VIERA, Fla. — With Washington Nationals’ right-hander Chien-Ming Wang likely headed to the disabled list for the start of the 2012 season, Nationals manager Davey Johnson confirmed Monday what had been expected since Wang strained his left hamstring on March 15: that John Lannan is on track to be his No. 5 starter.
“John’s my guy,” Johnson said. “I like John. And John can pitch… I don’t know that Lannan has even relieved in his career. So it’s not something I’m going to even entertain.”
How the Nationals would piece together the back-end of the rotation and part of their bullpen was one of the team’s most compelling storylines entering the spring. And from the moment Nationals general manager Mike Rizzo added Edwin Jackson to the team’s starting pitching corps in early February, speculation was rampant that Lannan was on the trading block.
But Rizzo remained firm in saying he was not shopping Lannan and that he never viewed the Nationals’ pitching staff, which contained at least seven capable major league starters, as a surplus.
And when Wang went down, it became infinitely tougher for the Nationals to give up Lannan. Wang has been doing some light running and throwing and while he appears ahead of schedule, Johnson has preached patience.
“Any time you talk about a severe hammy, I always think it’s going to take a month to six weeks from the time of injury. Now, I haven’t done the math but I’ve had enough experience with those things that that’s how long it takes.”
Things could certainly change as the action off the field heats up in this last week of spring training, rosters continue to get trimmed and teams could become more desperate for rotation help, but the Nationals don’t appear too inclined to lose any of their pitchers right now.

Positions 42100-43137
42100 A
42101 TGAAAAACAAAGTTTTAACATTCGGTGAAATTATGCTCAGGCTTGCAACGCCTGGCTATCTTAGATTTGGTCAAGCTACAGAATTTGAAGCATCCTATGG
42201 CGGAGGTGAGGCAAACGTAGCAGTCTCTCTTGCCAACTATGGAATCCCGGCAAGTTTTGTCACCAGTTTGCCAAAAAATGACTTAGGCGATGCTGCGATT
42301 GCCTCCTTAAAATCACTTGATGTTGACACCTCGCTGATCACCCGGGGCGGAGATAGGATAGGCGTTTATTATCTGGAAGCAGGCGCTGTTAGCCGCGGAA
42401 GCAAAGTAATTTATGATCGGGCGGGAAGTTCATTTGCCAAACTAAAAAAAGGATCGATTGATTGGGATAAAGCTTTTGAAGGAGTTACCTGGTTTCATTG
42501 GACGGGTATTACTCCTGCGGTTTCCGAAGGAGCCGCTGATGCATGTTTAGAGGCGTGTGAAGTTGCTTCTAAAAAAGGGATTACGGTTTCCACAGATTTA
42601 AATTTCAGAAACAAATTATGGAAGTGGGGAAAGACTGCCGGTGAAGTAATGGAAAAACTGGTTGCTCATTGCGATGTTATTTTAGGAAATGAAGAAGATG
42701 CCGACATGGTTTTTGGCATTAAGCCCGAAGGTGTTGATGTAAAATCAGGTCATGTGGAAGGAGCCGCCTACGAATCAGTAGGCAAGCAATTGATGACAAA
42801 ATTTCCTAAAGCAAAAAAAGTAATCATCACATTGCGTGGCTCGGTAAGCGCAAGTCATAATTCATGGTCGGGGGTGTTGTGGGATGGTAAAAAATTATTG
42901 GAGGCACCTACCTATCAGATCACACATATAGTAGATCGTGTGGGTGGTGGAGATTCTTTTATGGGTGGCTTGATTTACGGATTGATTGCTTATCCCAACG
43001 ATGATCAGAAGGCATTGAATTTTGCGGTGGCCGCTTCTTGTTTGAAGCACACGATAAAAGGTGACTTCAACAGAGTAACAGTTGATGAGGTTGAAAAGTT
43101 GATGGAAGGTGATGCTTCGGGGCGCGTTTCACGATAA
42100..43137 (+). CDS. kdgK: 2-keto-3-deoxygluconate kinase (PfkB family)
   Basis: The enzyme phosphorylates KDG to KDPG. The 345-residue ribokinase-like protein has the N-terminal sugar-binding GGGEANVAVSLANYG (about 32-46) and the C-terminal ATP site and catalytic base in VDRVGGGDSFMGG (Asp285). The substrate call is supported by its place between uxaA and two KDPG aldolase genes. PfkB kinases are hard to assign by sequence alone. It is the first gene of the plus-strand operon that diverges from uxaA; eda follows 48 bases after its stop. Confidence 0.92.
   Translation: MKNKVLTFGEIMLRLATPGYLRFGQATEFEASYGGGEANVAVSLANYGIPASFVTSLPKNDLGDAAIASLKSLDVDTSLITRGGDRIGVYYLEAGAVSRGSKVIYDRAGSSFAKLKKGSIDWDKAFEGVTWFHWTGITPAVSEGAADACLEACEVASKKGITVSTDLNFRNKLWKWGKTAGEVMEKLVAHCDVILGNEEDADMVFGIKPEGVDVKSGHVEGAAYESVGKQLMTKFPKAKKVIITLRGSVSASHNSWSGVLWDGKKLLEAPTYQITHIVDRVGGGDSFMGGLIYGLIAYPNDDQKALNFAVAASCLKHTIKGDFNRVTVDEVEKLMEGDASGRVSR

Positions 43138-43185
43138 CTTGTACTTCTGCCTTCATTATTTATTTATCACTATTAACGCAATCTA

What that means, of course, is that left-hander Ross Detwiler will remain in the bullpen as a long man but be kept on something of a starter’s schedule. Detwiler has been stretched out already to about 60 pitches and the Nationals hope to get him to about 80 down here this spring, likely in a minor league game, so that he’s capable of making a quality spot start if necessary.
Tom Gorzelanny will also serve that role but while Johnson will be careful when he uses Detwiler and what his routine is between outings, he’ll be “not so careful” with Gorzelanny.
Gorzelanny, who is more veteran than Detwiler, has made it clear that if he’s in the bullpen he has no desire to be used infrequently and would prefer to be treated like a regular reliever without being kept on any kind of starter’s schedule.
Ideally, Johnson said, he’d have a left-handed long man and a right-handed long man but the Nationals’ roster construction is such that it doesn’t appear that will be possible — which puts Craig Stammen as the odd-man-out in the long relief category.
Stammen has pitched very well this spring and Johnson is a big fan of the right-hander, especially of what he did for the team in September last season. But Stammen has an option remaining so he’ll likely be in the Triple-A rotation, staying stretched out for if and when the Nationals need him at the major league level.
“I love Stammen,” Johnson said. “It’s no secret I liked the job he did. Ideally, I’d like a long right and left… But again, it usually sorts itself out if we just give it time.”